For the last few years, the Centers for Medicare & Medicaid Services (CMS) has been working toward implementing more of the bundled payment approach of reimbursement (a value-based model of care), rather than the relying solely on the traditional fee-for-service model. The former pays providers a set amount for the totality of a course of treatment for a medical condition, rather than for discrete visits. Ostensibly, the goal is quality over quantity, as well as savings for the government and, in theory, better care for the patient.
A recent announcement by CMS might seem to belie that value-based, approach, however.
Proposed rule: good-bye to EMPs and CR Incentive Payments … and to many CJR models
To mixed reviews, the CMS recently announced its decision to dismantle some payment models that were created in the Obama Administration and had either recently begun or were slated to go into effect in 2018. The proposed rule, published last month, involves eliminating the Cardiac Rehabilitation (CR) Incentive Payment Model and the Episode Payment Models (EPMs). Further, regarding the currently in-effect Comprehensive Care for Joint Replacement Model (CJR), the rule would decrease, by nearly half, the number of required participation locations.
The CMS had estimated that the value-based approach of these latter two models could save the government hundreds of millions of dollars (around $300 million just for the CJR model). Many providers, however, have said that they’d be onerously difficult and costly to implement. Apparently the Trump Administration agrees.
CMS Administrator Seema Verma said that withdrawing these payment models would allow the agency to “test and evaluate improvements in care processes that will improve quality, reduce costs, and ease burdens on hospitals.”
At a glance: the models impacted if the rule is implemented
Although not a bundled payment approach, the CR Incentive Payment Model has as its goal a reduction of health crises, and therefore shares the mindset behind the other models. It employs a stepwise method of reimbursement, beginning at $25 per visit for cardiac rehabilitation care and, after eleven more visits, increasing to $175. It encourages hospitals to improve cardiovascular health in patients via coordinating rehab and support services according to the treatment plan. In this sense, the model can save the government money down the road because heart-healthy patients won’t need to be readmitted for cardiac crises.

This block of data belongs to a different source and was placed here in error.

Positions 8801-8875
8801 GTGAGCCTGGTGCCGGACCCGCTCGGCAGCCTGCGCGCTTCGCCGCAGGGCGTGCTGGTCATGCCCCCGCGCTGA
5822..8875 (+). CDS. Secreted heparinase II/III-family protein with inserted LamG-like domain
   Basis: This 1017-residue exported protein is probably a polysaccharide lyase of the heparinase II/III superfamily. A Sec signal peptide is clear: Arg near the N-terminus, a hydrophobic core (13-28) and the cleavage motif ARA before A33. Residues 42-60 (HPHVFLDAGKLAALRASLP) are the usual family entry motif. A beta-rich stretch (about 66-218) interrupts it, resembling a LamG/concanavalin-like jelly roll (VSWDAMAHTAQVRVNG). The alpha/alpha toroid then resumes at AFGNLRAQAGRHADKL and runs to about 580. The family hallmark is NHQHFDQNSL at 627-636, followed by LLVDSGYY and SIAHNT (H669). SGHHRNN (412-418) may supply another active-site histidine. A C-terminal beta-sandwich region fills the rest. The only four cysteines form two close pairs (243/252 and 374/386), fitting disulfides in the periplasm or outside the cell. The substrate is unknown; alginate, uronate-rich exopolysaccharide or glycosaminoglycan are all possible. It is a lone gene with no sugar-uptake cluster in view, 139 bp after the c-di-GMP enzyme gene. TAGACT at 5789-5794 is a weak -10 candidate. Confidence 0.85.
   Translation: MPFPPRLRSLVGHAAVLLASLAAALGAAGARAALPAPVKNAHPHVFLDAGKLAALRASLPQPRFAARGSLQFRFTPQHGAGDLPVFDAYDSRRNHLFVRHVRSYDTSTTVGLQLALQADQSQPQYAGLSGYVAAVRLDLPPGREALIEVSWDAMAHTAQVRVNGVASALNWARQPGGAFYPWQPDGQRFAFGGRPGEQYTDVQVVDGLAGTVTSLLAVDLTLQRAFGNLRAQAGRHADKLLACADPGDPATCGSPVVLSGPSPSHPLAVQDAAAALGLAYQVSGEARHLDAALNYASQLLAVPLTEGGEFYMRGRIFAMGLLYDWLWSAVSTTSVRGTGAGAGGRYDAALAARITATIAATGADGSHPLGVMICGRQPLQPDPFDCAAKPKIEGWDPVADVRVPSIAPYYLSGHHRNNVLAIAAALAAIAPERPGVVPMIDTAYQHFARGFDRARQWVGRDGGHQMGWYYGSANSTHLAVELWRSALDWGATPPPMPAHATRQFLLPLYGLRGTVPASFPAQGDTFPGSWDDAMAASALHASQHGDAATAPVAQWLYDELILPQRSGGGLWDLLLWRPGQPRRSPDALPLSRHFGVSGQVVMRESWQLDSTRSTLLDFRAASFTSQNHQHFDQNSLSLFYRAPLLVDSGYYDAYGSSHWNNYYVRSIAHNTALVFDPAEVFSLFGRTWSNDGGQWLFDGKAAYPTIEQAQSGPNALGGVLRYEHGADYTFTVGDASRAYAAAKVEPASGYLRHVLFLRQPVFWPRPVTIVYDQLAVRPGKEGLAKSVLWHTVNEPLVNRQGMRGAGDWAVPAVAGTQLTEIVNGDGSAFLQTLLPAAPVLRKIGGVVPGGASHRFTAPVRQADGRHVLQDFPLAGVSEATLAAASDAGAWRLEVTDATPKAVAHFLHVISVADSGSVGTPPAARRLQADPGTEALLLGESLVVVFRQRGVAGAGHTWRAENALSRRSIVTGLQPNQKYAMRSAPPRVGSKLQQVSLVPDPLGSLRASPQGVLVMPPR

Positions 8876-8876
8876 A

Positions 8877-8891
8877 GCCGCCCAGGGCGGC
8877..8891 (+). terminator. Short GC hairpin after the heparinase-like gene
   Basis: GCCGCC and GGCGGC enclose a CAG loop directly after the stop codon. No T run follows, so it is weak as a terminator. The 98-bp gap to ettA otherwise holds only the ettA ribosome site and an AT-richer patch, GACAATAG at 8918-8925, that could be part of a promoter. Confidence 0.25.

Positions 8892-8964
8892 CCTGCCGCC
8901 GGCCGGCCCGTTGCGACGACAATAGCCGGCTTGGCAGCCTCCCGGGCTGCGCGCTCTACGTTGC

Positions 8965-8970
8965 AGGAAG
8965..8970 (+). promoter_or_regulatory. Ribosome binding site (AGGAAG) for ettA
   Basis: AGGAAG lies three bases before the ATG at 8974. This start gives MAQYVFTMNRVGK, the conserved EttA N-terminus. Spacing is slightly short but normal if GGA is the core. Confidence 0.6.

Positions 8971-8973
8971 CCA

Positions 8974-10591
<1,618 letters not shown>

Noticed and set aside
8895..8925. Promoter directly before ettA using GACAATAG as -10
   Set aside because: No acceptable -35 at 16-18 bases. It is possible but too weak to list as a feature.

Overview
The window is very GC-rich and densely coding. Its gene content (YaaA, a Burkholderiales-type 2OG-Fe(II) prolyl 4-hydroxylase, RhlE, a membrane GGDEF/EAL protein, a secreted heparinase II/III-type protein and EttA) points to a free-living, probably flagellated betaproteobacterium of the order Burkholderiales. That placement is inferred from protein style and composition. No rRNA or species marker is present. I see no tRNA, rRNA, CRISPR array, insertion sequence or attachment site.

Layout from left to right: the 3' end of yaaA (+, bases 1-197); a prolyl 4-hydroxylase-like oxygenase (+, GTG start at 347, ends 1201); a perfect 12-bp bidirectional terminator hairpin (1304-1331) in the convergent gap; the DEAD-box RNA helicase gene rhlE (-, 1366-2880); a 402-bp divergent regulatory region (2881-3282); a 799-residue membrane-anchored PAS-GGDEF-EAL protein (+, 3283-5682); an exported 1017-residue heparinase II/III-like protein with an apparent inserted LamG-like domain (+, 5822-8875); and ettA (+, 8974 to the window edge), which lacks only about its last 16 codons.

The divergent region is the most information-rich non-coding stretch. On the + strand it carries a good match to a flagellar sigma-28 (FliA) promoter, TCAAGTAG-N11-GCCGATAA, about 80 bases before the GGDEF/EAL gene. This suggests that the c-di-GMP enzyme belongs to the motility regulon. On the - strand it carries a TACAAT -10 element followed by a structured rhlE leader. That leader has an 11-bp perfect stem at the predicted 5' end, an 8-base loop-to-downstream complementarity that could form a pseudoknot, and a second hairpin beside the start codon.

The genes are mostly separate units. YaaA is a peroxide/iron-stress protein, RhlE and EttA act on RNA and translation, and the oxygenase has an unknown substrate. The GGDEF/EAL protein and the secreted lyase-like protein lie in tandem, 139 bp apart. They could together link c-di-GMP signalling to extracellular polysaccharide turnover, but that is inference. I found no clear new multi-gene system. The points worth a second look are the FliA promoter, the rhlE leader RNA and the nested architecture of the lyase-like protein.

EPMs involve bundled payments for a triad of serious medical conditions: treatment for surgical hip/femur fracture; coronary artery bypass graft, and acute myocardial infarction. In nearly 100 areas across the country, participation will be mandatory for the latter two conditions beginning in January (if the CMS doesn’t pull the plug before then, of course). Conversely, participating in the EPM for the first condition will only be required in the hospitals slated to use the CJR model (at this point there are 67 geographic locations where required participation by hospitals would begin in January; however, if the CMS implements its proposed rule, that number would be reduced to 34).
The CJR model began in the spring of 2016 and is set to continue for five years. It is set up to test quality measurements within bundled payment approaches specifically for treatment for knee and hip replacements. Hospitals earn incentives for broadening the lens of patient care to include coordination with other care facilities and doctors. A CJR episode of care becomes the responsibility of the participating hospital, not only in terms of quality, but also in terms of cost.
CMS decision met with applause and boos
Many groups have praised the CMS intention to scale back the CJR model and to do away with the CR Incentive Payment Model and EPMs. In a press release, Bruce Siegel of America’s Essential Hospitals opined that care facilities “need more time before facing another demonstration and the potential for mandatory participation in two models simultaneously.”
The praise is not the blanket variety, however. Other groups have objected to the proposed move, saying it will work counter to attempts at effectively and wisely managing the rising costs of healthcare. For instance, Dr. Bob Kocher, special assistant to President Obama for healthcare and economic policy in 2009 and 2010, and Jason Furman, chairman of the White House Council of Economic Advisors under President Obama: the two wrote an op-ed piece for The Wall Street Journal criticizing the proposed rule.
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